One thing I will say about Wednesday's game that I was doing and I can almost promise that every other Sox fan was doing the same thing, and that was keeping a running tab in my head of how long they could go before having to turn to Mike Timlin. I pretty much felt that if the Sox could get by without having to use Timlin then they would win. If Timlin entered a tie game however then the game was as good as lost. Of course he rewarded my faith by giving up a tidy three-spot in the 14th, which was the least surprising development of the evening, but let's not blame him OK. Let's blame the offense for leaving 13 guys on base and going 1-14 with runners in scoring position. And Papi, why the F are you bunting in the 12th inning even if you are going for a hit (which you failed at)? Aren't you supposed to be The Greatest Clutch Hitter in Red Sox History? Shouldn't you be going for the walkoff hit there? Or at the very least an extra base hit to try and bring Pedroia around? I was watching the ESPN guys and they gave him a free pass for that. I'd like to think that the Boston guys did not, which I am guessing is the case because say what you will about Jerry Remy, he always gets on Papi - and rightly so I think - when he pulls the bunt for a hit stunt when the third base side of the infield is wide open. I'm all for that if he is leading off an inning in a two run game, but absolutely not when he is hitting with a runner on in a tie game. Ugh. The Sox lost a game on Wednesday the could have and should have won, but the bottom line is that they did not deserve the W there. So it goes sometimes.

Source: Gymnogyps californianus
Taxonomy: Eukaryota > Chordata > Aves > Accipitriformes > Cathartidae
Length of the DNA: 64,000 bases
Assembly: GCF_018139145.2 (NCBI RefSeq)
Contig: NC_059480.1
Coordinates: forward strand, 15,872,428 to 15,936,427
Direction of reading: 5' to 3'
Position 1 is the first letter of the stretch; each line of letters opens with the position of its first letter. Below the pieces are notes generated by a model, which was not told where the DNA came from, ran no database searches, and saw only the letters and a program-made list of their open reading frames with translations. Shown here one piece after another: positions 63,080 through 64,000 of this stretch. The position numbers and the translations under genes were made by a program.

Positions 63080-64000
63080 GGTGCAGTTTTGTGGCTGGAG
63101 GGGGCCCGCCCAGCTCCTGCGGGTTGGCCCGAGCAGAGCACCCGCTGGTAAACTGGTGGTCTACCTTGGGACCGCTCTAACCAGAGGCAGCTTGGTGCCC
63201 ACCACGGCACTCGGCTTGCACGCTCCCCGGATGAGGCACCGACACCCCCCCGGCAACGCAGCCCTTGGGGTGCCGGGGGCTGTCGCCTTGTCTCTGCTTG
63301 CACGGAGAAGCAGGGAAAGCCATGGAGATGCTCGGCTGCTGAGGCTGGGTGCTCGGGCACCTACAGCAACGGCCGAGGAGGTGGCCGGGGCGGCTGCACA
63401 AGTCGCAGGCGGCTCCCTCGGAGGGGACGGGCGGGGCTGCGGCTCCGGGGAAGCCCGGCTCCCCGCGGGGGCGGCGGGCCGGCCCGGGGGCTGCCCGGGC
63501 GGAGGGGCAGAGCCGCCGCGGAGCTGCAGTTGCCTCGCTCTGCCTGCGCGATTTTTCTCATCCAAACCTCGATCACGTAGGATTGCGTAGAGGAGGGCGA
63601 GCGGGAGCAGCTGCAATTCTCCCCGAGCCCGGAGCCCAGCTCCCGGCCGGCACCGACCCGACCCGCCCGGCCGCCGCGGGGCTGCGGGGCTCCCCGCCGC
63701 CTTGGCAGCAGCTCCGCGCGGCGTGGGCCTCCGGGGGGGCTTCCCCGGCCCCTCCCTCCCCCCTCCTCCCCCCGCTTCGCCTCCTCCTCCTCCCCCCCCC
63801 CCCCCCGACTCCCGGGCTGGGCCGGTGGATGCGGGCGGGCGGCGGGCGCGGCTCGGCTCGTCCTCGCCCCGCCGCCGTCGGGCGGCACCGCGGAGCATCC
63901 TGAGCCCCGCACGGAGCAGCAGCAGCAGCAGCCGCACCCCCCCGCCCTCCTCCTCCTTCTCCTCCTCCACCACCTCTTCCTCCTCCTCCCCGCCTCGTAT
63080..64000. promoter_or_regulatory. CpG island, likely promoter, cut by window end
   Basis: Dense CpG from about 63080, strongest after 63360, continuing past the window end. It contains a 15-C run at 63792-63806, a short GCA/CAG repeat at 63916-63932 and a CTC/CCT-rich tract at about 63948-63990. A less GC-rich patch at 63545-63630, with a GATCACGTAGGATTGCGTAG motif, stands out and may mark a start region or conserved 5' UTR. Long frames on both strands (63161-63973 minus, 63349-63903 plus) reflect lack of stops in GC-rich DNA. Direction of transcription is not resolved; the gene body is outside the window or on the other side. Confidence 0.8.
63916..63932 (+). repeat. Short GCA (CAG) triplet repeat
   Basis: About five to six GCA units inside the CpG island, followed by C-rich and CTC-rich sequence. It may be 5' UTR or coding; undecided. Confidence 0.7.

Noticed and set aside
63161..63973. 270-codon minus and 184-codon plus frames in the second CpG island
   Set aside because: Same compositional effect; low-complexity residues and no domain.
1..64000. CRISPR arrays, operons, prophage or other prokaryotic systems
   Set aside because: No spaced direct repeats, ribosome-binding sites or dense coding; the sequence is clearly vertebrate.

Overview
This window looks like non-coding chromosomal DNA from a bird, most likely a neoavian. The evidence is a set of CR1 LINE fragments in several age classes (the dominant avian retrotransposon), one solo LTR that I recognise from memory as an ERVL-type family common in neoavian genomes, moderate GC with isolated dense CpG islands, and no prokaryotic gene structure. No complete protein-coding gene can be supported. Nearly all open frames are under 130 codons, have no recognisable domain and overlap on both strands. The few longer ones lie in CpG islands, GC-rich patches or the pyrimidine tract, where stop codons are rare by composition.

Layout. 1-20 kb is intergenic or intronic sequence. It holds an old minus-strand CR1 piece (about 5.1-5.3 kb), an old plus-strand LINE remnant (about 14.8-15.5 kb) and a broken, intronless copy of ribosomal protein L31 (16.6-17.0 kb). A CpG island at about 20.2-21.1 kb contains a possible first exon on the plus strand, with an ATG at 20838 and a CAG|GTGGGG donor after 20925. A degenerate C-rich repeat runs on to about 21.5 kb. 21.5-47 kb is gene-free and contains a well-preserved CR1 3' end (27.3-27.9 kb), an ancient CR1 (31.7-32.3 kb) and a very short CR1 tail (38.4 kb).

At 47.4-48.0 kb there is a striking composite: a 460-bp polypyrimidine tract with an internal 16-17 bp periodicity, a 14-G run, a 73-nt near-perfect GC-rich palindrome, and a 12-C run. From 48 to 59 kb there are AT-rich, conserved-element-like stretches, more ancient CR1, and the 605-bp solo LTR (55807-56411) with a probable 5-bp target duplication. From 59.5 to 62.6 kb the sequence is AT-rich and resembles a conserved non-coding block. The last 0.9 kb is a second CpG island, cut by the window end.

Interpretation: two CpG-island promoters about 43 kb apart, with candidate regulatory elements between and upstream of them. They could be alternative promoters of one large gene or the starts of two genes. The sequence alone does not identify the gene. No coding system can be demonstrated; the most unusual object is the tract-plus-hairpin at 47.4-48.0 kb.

As far as the big picture goes, right now it will probably be pretty tough for the Sox to take the division from the Rays barring a sweep in Tampa next week which I would classify as unlikely. Combine that with a four game weekend set coming up with the Blue Jays who just terrify me - I'll take a split and be happy! - and the odds seem to dip even further. Of course the Sox can still take the division, but I am not too optimistic. The good news is though that they are a near cinch for the Wild Card holding a 5 game lead with 17 to play. Not an insurmountable lead, but pretty close.